J is for…Jobhunt

Image: Dreamstime 2014

Being an interim has definitely got it’s perks, but there is one inevitable aspect of this lifestyle choice that must be addressed. Job hunting. Unlike those colleagues who reside in the world of permanent work, interims often find themselves in one of two modes: 1) Working like a whirling dervish to deliver on assignment…or …2) not working, but actively looking for the next assignment so you can deliver like a whirling dervish…

Realistically, you should expect to have anything between 3 and 5 months as down time between interim assignments. Of course, if you’ve been following this series you will know that building and maintaining good client relationships is vital if you are to maximise your income potential and avoid prolonged periods on the bench.

In spite of this, there may well be times when the transition from one project to another is protracted and serious searching becomes the requirement if you are to keep yourself in beer money.  Here are my top tips:

1. Job-hunting is a job!  You wouldn’t dream of showing up late to a client meeting wearing inappropriate clothing. Just because you’re back at home, there is no excuse to show up late to your laptop wearing pyjamas!  Schedule time to job-hunt.  Decide up-front how much you want to invest in the process, diarise it, and stick to it.  It’s far too easy to get distracted by the laundry or the gardening or Candy Crush..that way madness lies!

A sensible rule of thumb is to set aside 4 hours, 3 days per week.   This gives you a spare 2 days to schedule meetings or interviews, and sufficient time to make calls, adjust your CV and reach out to your network via email. Of course, if another pattern works for you, then do that!

2. Focus your efforts.  A week flies by, especially if you are waiting to find the next piece of work. As time goes on without a contract in the offing, you might increasingly feel pressure to find something, anything.  It’s tempting to want to pursue every opportunity you spot, but being discerning pays dividends. Ernest Hemingway urged us ‘never to mistake motion for action’ and he’s right – just because you are doing lots of things, doesn’t mean they are the right things.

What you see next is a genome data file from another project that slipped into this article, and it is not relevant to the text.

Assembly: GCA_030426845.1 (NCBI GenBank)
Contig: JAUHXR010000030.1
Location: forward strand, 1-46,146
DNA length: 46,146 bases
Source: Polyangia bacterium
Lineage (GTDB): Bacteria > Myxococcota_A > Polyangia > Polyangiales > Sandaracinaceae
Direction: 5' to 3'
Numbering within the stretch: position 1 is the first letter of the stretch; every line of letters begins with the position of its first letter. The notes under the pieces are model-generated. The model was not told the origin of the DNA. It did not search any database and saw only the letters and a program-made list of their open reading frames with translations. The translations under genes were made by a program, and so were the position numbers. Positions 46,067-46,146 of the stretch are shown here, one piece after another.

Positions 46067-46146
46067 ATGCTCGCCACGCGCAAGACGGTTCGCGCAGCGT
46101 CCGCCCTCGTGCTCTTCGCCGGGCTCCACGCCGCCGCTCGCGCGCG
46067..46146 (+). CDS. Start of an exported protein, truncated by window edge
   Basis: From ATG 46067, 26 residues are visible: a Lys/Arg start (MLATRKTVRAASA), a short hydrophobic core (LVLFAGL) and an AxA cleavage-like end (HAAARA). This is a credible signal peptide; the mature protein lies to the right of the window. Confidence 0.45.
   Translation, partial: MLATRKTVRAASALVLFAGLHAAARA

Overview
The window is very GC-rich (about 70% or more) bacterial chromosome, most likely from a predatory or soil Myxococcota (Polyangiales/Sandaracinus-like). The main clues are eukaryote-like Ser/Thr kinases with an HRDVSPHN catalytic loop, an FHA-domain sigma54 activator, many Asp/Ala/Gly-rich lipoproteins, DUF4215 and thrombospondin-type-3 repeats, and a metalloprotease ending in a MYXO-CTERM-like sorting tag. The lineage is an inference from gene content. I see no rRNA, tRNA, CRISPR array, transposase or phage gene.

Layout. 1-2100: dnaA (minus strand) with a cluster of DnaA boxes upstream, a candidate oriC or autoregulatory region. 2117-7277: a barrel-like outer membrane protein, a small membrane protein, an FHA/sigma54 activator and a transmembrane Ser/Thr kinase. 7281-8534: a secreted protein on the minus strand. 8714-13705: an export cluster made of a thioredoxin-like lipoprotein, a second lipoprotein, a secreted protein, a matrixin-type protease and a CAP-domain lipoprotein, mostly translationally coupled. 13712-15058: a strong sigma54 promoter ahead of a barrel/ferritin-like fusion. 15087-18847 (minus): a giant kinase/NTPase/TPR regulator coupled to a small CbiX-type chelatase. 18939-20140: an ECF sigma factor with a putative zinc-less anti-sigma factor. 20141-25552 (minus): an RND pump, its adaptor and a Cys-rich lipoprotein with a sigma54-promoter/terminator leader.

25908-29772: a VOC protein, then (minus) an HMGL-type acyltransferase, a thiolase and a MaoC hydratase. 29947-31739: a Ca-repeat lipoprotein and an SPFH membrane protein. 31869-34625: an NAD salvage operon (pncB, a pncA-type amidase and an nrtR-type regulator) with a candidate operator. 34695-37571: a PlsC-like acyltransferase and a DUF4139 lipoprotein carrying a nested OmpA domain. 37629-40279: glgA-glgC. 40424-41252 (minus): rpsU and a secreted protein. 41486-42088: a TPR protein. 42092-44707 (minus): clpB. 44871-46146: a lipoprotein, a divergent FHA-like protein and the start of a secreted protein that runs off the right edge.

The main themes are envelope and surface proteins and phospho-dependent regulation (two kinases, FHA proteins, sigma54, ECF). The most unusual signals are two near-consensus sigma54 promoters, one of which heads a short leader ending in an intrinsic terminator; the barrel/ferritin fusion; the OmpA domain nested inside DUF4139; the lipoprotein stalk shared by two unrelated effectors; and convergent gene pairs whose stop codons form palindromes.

Focused activity will yield results, but you must be very clear on what you are looking for, and what you will say yes to.  If Enterprise Architecture is your bag, for goodness sake stop applying for jobs as a sous chef! Same things goes for blanket bombing your CV to every interim provider in town.  You are a professional interim, not a mailshot. Target your search and build strong relationships with a small number of providers who operate in your field. And be realistic. A very small percentage of the job market for interims is advertised.  Using your personal and business network wisely can be a good way to be in the know when the right thing comes along.

3. Practice intense self care. Desperation isn’t a good look on anyone. Extended periods of unemployment can make you feel undervalued and underconfident, so it’s important that you build in ‘me-time’ when you are job searching. Repeated rejection is demoralising, and you need to be strong of mind and heart to persist – and ultimately – to secure the next piece of work.   A good support network helps, but using the additional time  to do something fun can lift your spirits, help you maintain equilibrium, and make you appear more rounded in interviews. Personally, I relish my down time – in my 7 years as an interim, I’ve been able to renovate a crumbling wreck, pursue my creative hobbies (printmaking and pottery) and begin training for a 10k race.  My running ability is totally remedial but at least it gets the blood flowing to my brain while I’m pounding the pavement!

Job hunting can be tough, but it needn’t be tiresome. How do you do it?  I’d love to know what your top tips are.  Answers on the blog please!